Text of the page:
The growth and vigor of seeds taken from heads demonstrating the magnetic attraction were compared with control heads taken over 100m from the large formations. The energies within the glaze regions did not adversely affect either the germination or the seedling growth, in fact the rate and uniformity of plant growth were significantly enhanced. This is a situation which is commonly found within seeds taken from crop formations occurring near the late maturity stages (Levengood, 1994).
(2a) Heterogeneous mixture of iron oxides on outer surface.
(2b) Plant contacting side of the same fragment showing imprint of plant epidermal cell structure (both at 40X).
Fig. 2. Surfaces of a magnetic fragment taken off the leaf of a wheat plant.
(3a) Arrow indicates the dome of a tubule formed in a flux interaction at the interface between the magnetic coating and the soil substrate. The crack formed as the internal gasses cooled down (100X).
(3b) Scanning electron microscope (SEM) view of plant contacting surface of coating, showing region at right arrow where heated gasses escaping from a stomate apparently blew a hole in the film. Central arrow indicates a type of crack pattern typical of a rapidly cooling glaze film (1500X).
(3c) Energy dispersive spectroscopy (EDS) of soil substrate on which the adherent, magnetic coatines were found.
(3d) An EDS of soil magnetic glaze showing presence of iron and oxygen only.
Fig. 3. Surface details indicating high temperature reactions.
Energy dispersive spectroscopy (EDS) comparisons between the soil substrate, Figure 3c, and the magnetic coatings, Figure 3d, confirmed the absence of mixing with the soil substrate, as none of the calcium or silica, typical of this chalky soil, were present in the glaze. The presence of iron and oxygen only, suggests a possible meteoric origin, especially as the incident was dated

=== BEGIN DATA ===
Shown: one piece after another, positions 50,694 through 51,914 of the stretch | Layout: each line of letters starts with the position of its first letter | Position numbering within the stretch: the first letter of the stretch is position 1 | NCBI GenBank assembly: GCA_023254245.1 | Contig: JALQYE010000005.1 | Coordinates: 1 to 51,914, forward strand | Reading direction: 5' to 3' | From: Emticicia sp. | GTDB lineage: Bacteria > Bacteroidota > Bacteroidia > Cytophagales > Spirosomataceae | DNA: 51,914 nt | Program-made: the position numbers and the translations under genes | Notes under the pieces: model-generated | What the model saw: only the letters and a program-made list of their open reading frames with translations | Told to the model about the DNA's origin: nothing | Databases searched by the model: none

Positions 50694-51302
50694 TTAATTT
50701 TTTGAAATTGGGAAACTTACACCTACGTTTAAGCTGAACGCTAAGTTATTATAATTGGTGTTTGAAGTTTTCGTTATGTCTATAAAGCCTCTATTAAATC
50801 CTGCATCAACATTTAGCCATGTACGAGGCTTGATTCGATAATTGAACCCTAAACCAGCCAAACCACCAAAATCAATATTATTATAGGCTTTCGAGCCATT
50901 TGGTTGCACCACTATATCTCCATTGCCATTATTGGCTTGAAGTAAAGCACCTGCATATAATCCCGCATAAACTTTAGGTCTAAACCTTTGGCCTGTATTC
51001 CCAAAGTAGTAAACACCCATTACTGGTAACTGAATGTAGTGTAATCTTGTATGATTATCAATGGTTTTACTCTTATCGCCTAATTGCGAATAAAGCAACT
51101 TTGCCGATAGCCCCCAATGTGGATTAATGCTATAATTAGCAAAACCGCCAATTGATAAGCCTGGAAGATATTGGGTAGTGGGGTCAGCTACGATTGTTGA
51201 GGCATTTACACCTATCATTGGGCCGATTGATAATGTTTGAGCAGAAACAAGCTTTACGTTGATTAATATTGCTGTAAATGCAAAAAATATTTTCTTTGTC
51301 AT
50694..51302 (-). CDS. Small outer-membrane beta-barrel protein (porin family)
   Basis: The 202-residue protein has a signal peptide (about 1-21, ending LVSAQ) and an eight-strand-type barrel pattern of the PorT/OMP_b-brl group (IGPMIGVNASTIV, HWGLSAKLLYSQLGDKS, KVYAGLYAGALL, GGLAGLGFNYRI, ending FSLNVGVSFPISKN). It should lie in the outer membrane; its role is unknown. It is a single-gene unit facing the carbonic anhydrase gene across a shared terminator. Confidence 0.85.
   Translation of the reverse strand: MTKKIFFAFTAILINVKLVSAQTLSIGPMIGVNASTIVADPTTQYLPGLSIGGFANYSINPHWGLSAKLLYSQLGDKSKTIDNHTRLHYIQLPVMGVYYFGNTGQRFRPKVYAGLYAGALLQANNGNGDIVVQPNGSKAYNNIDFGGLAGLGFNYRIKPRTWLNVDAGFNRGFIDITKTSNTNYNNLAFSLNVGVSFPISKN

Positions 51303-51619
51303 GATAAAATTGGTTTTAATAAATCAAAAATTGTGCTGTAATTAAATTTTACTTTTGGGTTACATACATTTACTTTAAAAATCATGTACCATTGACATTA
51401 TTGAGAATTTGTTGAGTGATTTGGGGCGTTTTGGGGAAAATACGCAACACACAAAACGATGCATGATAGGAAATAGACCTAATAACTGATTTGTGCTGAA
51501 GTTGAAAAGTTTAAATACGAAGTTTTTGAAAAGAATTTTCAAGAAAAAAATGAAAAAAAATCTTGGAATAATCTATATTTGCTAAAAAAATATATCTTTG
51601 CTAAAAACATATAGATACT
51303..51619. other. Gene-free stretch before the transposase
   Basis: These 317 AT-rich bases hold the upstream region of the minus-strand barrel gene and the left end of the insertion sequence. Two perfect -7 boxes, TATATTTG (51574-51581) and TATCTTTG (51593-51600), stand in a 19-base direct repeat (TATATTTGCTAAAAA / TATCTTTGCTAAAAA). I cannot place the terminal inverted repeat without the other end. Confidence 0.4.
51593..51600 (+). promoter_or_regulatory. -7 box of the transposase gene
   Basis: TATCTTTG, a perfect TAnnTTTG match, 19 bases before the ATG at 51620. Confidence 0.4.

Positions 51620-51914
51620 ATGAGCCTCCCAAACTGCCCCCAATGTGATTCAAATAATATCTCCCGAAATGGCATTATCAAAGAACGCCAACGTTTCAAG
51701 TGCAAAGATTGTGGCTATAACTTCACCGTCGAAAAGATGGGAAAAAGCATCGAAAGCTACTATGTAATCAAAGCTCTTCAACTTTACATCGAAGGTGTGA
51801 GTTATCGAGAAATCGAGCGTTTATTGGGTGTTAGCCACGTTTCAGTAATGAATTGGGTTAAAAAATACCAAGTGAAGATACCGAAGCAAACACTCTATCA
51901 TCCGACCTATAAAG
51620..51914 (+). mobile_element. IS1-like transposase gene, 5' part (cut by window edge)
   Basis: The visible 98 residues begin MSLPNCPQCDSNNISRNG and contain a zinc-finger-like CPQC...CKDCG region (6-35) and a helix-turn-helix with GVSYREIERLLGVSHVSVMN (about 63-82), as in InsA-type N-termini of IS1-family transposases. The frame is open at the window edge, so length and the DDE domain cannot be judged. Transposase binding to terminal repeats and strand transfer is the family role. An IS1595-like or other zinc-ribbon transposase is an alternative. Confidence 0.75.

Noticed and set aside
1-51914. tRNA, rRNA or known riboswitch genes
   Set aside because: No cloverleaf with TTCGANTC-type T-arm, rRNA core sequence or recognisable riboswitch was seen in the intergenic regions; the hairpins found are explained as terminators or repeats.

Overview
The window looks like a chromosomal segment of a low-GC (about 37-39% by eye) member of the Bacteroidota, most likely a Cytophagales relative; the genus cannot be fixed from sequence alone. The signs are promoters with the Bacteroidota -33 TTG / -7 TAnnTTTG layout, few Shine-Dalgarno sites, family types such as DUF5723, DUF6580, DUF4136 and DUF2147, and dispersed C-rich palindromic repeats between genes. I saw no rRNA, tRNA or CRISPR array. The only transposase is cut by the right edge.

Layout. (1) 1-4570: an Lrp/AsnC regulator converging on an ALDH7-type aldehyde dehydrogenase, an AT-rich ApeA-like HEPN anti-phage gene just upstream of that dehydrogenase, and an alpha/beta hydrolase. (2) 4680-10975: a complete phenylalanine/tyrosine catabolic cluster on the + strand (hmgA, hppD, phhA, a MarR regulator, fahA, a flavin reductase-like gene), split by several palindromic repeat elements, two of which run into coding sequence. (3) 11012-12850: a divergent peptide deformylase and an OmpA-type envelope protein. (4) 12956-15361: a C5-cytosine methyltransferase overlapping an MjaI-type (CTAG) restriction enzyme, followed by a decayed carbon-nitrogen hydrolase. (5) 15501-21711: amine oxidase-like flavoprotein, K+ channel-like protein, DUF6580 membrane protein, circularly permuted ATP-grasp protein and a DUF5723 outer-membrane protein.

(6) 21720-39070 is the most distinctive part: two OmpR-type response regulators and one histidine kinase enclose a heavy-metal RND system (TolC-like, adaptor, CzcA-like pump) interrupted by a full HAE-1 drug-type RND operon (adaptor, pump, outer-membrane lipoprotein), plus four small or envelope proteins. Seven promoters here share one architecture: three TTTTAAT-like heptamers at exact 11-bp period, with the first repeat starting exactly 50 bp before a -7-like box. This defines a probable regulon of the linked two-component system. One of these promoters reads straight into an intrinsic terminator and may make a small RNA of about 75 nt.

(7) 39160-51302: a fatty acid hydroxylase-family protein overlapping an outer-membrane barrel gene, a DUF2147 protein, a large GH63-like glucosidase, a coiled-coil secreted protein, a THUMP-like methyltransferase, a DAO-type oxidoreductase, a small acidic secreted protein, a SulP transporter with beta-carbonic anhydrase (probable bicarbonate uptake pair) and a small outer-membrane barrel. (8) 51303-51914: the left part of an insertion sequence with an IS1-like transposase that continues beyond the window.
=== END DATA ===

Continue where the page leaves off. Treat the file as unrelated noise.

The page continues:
to within a few days of the Perseid meteor shower which in 1993 produced some of the highest activity in years (Brown and Rendtel, 1994). The elements Ni, Cr and Mn, normally significant components within any iron-bearing meteor (Krinov, 1960), were absent in the EDS analyses. This may relate to the fact that heating caused by entry into the atmosphere, produces a "fusion crust". This external coating is composed of magnetite, much of which is ablated as molten droplets which may immediately cool, or become partially oxidized to hematite (Buddhue, 1957).
The congealed droplets drift to Earth several days after a major shower (Buddhue, 1961) and have also been found in the soil surrounding known iron meteorite falls (Krinov, 1960) The size range of such spherules is consistent with particles found in the crop formations. X-ray powder spectroscopy of such iron spherules has shown lines of magnetite only (Mason, 1962), while others have shown both magnetite and hematite (Buddhue, 1957). In this context, it should be noted that we are aware of only one similar incident, and that took place on January 8, 1981, approximately 48 hours after the Quandrantid meteor shower (another of the year's active showers). This event, occurring in Trans-en-Provence, France, coated the upper side of limestone rock and soil with a thin plating of iron oxides only (Velasco, 1990). Thus timing, content, and form are all consistent with a meteoric origin.